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Health

Malawi Just Carried Out Its First Ever Brain Tumour Surgery


Why Global Citizens Should Care
The World Health Organisation recommends a ratio of one neurosurgeon to every 100,000 people in a country. But — despite the good news of the successful surgery — Malawi only has two specialists for more than 16 million people. Take action here to support UN Global Goal No.3 for health and wellbeing.

Kamuzu Central Hospital (KCH) in Malawi made history this weekend — becoming the first ever hospital in the southern African country to perform a brain tumour surgery.

The operation was a performed on a 37-year-old woman, diagnosed with a brain tumour after she failed to respond to medications that were prescribed for her severe headaches.

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The tumour was only discovered after donations from members of the public paid for the woman to have a brain scan at a private health centre, according to report from the Nyasa Times.

Her x-ray results showed that she had craniopharyngioma — a rare type of brain tumour that grows into the pituitary gland, also known as the master gland as it releases several hormones into the bloodstream.

Craniopharyngioma can lead to blindness and memory loss, making it all the more important for the woman involved to be treated as quickly as possible.

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The 5-hour surgery was performed by Dr. Ken-Keller Kumwenda and a team of local doctors, nurses and anaesthetists. Kumwenda has said that, following the surgery, the patient is recovering well.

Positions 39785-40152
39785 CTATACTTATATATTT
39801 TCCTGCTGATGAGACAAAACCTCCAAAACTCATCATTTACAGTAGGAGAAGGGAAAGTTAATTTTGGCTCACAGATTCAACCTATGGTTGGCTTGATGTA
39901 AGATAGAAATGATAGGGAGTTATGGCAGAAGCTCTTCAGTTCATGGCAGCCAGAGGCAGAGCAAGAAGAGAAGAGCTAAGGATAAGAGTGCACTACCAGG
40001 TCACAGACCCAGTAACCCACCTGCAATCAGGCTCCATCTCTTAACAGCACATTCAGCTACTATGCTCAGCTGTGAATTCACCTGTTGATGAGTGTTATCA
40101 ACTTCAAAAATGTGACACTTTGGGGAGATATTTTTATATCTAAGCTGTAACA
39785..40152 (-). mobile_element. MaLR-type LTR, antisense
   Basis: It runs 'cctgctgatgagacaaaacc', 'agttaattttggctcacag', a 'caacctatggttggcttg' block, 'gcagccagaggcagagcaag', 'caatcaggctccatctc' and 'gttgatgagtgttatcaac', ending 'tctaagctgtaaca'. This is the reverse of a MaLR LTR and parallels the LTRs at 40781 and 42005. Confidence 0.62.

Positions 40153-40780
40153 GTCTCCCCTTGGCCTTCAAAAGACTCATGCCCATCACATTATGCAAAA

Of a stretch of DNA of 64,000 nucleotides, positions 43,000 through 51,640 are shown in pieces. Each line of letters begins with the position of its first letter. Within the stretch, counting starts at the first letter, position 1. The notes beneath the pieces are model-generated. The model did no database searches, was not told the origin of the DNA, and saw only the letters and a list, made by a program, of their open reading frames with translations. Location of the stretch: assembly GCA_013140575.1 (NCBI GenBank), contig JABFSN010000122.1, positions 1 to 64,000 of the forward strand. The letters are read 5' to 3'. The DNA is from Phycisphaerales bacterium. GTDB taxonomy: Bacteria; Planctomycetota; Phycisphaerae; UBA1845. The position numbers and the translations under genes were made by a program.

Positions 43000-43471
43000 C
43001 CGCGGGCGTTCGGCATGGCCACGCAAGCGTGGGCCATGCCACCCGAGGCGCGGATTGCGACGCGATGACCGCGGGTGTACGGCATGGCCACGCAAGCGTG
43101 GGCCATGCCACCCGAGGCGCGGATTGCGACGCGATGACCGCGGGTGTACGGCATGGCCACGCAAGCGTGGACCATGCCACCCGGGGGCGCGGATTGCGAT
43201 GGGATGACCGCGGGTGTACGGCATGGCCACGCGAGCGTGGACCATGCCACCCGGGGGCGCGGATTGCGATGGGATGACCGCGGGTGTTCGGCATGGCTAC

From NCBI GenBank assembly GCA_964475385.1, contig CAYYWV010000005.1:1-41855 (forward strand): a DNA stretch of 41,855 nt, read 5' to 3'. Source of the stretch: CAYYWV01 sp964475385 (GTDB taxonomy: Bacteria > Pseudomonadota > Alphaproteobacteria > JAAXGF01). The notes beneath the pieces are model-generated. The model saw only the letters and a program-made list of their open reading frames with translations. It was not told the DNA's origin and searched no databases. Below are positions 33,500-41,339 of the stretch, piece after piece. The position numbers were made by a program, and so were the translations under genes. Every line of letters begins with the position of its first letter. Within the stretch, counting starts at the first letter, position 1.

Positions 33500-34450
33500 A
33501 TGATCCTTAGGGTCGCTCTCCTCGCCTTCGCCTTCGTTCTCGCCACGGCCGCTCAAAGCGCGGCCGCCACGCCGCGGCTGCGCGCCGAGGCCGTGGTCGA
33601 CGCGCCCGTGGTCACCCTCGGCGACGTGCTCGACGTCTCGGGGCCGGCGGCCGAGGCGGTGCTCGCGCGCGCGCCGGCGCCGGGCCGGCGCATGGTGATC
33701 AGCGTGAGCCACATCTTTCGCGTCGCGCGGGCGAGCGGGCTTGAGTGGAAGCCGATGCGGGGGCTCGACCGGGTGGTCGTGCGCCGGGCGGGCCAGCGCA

However, as KCH director Dr. Jonathan Ngoma notes, Malawi doesn’t yet have the capacity or skill to fully be treating craniopharyngioma and other neurological diseases.

“Malawi has only two practicing neurosurgeons for a population of over 16 million people, this is against the WHO recommended ratio of one neurosurgeon to every 100,000 of population — we need to have more neurosurgeons,” he said.

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Malawi was ranked the seventh poorest nation in the world in 2017, which is having a significant impact in the country on achieving the UN Global Goal of good health and wellbeing for everyone.

A reported 12 million people in Malawi are living below the international poverty line of $1.25 a day. Consequently, the healthcare system in the country is overburdened.

There is only one medical doctor for every 50,000 people; one in 10 adults are HIV positive; and medical staff favour immigrating or working in the non-governmental sector over the state.